These spies have been exposed to what motherhood is and are full of wonder at how this one woman could be so much to so many – year after glorious year! The operatives cannot imagine how they will express all of this and try so hard to contain all the meaning within a limited number of words, with fancy font on the front of a greeting card. The best they can produce is “World’s Best Mom.”

How do I know this woman? Well, if you were there: in the garden during the summer, on Main Street of the little town on Saturday night, on Sunday mornings at the little country church, you would have seen a little tow-headed girl, second youngest of the half-dozen, holding her mother’s hand. Staying close.Mom

I know this woman. I am honored to say that she is my mother.

Love You, Mom! Happy Mother’s Day. You are the World’s Best.

Lori

 

 

World’s Best Mom!

I once received a Mother’s Day card from the boys with the words “World’s Best Mom” on the front. I was delighted that the boys found such a sweet sentiment for me to mark the one day of the year sanctioned to honor the most honorable job in the world. Generally, I don’t recognize what I think of as “Hallmark Holidays” – you know, the ones that are spaced out evenly throughout the year so that Hallmark and other greeting card companies can supplement their sales.

Photo Credit: cafepress.com

Photo Credit: cafepress.com

I did feel a little uneasy with the “World’s Best Mom” message, though. You see, my boys are most decidedly mistaken. I am not the world’s best mom. Each and every year since the arrival of my oldest son, I have committed some of the most grievous parenting errors.

I must say, that I did not set out to do a poor job of mothering. When I was growing up, I knew that I wanted to be two things when I grew up: a teacher and a mother. Not only did I want to engage in those most honorable professions, I wanted to be good – no – FANTASTIC at each of them. In fact, prior to being blessed with any children at all I knew EXACTLY how I would be a prize-winning mother. I had seen so many examples of parenting behaviors that I vowed I would never do. I also had seen children doing things that I swore to myself, and regrettably, to others, MY children would NEVER do.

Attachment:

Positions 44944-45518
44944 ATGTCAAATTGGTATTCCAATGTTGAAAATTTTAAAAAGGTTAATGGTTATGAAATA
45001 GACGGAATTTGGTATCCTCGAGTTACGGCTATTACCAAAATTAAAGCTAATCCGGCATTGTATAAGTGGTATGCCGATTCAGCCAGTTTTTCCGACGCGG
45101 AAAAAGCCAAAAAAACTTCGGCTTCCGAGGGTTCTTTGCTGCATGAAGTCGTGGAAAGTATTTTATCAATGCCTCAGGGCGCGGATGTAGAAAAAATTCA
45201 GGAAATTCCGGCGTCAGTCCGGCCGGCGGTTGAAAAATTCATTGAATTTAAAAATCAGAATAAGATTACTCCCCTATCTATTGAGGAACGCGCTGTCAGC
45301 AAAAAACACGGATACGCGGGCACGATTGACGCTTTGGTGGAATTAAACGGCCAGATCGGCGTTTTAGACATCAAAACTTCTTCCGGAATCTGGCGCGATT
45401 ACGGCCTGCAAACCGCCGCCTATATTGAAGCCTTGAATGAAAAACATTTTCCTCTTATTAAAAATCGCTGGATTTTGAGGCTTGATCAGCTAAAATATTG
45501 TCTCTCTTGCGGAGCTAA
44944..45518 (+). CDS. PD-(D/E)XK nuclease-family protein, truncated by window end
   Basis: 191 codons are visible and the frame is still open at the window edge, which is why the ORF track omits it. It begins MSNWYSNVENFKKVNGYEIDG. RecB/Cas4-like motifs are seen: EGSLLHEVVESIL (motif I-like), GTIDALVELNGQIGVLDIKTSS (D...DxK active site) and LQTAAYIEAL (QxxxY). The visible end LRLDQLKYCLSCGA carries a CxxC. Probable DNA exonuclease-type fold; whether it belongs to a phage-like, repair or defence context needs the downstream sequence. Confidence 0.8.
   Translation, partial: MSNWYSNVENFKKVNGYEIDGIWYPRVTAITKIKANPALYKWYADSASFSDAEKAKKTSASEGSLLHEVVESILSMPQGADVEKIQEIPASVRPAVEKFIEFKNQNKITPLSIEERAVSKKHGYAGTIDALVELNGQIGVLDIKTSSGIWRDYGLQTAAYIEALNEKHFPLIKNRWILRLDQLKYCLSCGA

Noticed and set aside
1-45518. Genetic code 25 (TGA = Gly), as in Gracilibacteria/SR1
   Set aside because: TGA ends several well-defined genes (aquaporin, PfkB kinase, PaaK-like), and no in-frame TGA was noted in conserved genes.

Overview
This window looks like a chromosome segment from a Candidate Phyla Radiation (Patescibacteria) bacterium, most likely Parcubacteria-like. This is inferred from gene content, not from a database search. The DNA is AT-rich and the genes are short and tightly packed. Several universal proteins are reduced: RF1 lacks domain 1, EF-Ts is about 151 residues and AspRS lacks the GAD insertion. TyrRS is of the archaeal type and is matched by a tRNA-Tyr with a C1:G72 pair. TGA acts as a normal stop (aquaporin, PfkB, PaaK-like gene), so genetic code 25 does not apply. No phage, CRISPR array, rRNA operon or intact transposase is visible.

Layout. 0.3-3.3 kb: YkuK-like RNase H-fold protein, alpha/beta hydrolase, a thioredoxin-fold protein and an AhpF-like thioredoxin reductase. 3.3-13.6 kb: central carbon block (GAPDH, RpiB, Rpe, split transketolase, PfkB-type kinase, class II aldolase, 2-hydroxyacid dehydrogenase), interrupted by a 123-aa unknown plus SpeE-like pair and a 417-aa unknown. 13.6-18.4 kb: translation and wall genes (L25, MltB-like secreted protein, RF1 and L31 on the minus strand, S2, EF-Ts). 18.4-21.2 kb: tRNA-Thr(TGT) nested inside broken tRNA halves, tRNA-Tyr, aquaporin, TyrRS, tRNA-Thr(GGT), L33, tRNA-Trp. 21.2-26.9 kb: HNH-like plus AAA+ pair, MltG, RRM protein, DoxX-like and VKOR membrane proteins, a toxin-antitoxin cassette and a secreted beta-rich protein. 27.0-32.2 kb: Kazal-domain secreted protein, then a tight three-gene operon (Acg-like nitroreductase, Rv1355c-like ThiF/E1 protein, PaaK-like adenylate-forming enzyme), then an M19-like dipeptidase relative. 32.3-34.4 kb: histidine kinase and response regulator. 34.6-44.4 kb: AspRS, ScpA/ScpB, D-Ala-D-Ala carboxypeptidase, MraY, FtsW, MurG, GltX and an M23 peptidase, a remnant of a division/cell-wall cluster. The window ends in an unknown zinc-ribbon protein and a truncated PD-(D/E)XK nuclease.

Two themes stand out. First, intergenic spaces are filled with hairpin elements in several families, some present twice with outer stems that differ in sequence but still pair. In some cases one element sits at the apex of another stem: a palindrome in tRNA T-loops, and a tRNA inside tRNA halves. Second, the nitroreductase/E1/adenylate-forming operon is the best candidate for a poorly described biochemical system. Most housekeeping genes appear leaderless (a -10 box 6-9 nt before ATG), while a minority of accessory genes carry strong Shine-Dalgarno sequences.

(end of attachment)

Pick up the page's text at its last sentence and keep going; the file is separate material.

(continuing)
Ian Mutant Ninja Turtle

Ian Mutant Ninja Turtle

In retrospect, it is true that ignorance is bliss. I may not have committed any (or many) of the faults that I saw others perpetrate upon their children, as I watched with haughty disdain! However, I  was able to single-handedly impose a wide and vast variety of ill-conceived parenting techniques upon my mostly innocent (and that may be a generous descriptor) children! Although my memory is somewhat dulled, I believe that I can reach through the fog of time to retrieve a few.

I recall with a healthy measure of guilt, how cute I thought Ian looked when, at a children’s festival, he had his face painted to look just like one of the Teenaged Mutant Ninja Turtles. Cute to be sure, until the colorful mask was removed and revealed an angry, red, near blistering rash remaining where the adorable mask had been.

Who wouldn't want to kiss him?

Who wouldn’t want to kiss him?

Or the time that one of the boys came home from a lovely day at kindergarten and reported that a little girl had kissed him on the playground. Rather than recognize the act for the wholesome one that it surely was, I experienced a surprising welling of indignation. I took that angelic boy’s face in my hands, and growled through my teeth that he could march right up to that little hussy the next day at school and tell her that no one, NO ONE kisses my boys except for me!

Angelic!!

Angelic!!

And then there was the day that I heard that phrase that I believe every child carries around in their back pocket, waiting for just the perfect time to deploy on their parent: “But Johnny’s mom is going to let him <insert a clearly dangerous activity of your choice here>.” My instinctive response went something like: “Well clearly, Johnny’s mother doesn’t love him as much as I love you!” Ouch!

And, of course, there was the time that, while interrogating ten-year-old Ian about his playmate’s accusation of Ian having used the “f” word, I actually handed the aforementioned cuss word to him on a silver platter. Ian was steadfastly denying that he had not uttered a bad word, in fact, he claimed not to even know what the “f” word was!

“Really,”  I said to Ian in disbelief! The child was in the fourth grade! He had ridden the school bus daily for the past two years with older children. Surely, he knew the word to which I was referring! “The “f” word, Ian! You know, the one that rhymes with truck! I can’t believe that you would use that word with your friend!” I exclaimed.

Ian’s brow furrowed deeply in thought. He never was really good at rhyming, or any of the phonological skills, for that matter. He looked me squarely in the eyes and said, “F*¢^? Is that the “f” word, Mom? F*¢^? Tell me, Mom, is that what it is? I thought that the “f” word was fart!”

Ugh! Each time that I committed on of these thoughtless acts upon the boys, I would cringe as the words would spill out and immediately wish them back into my undisciplined mouth.  And I would think, “Nice going, Lori, that puts you out of the running for Mother of the Year for another year.” Sometimes, I would remind myself that it might be a good idea to deposit another few hundred dollars into the account set up for future therapy. The kind that can repair the damage done by a mother careless with her words.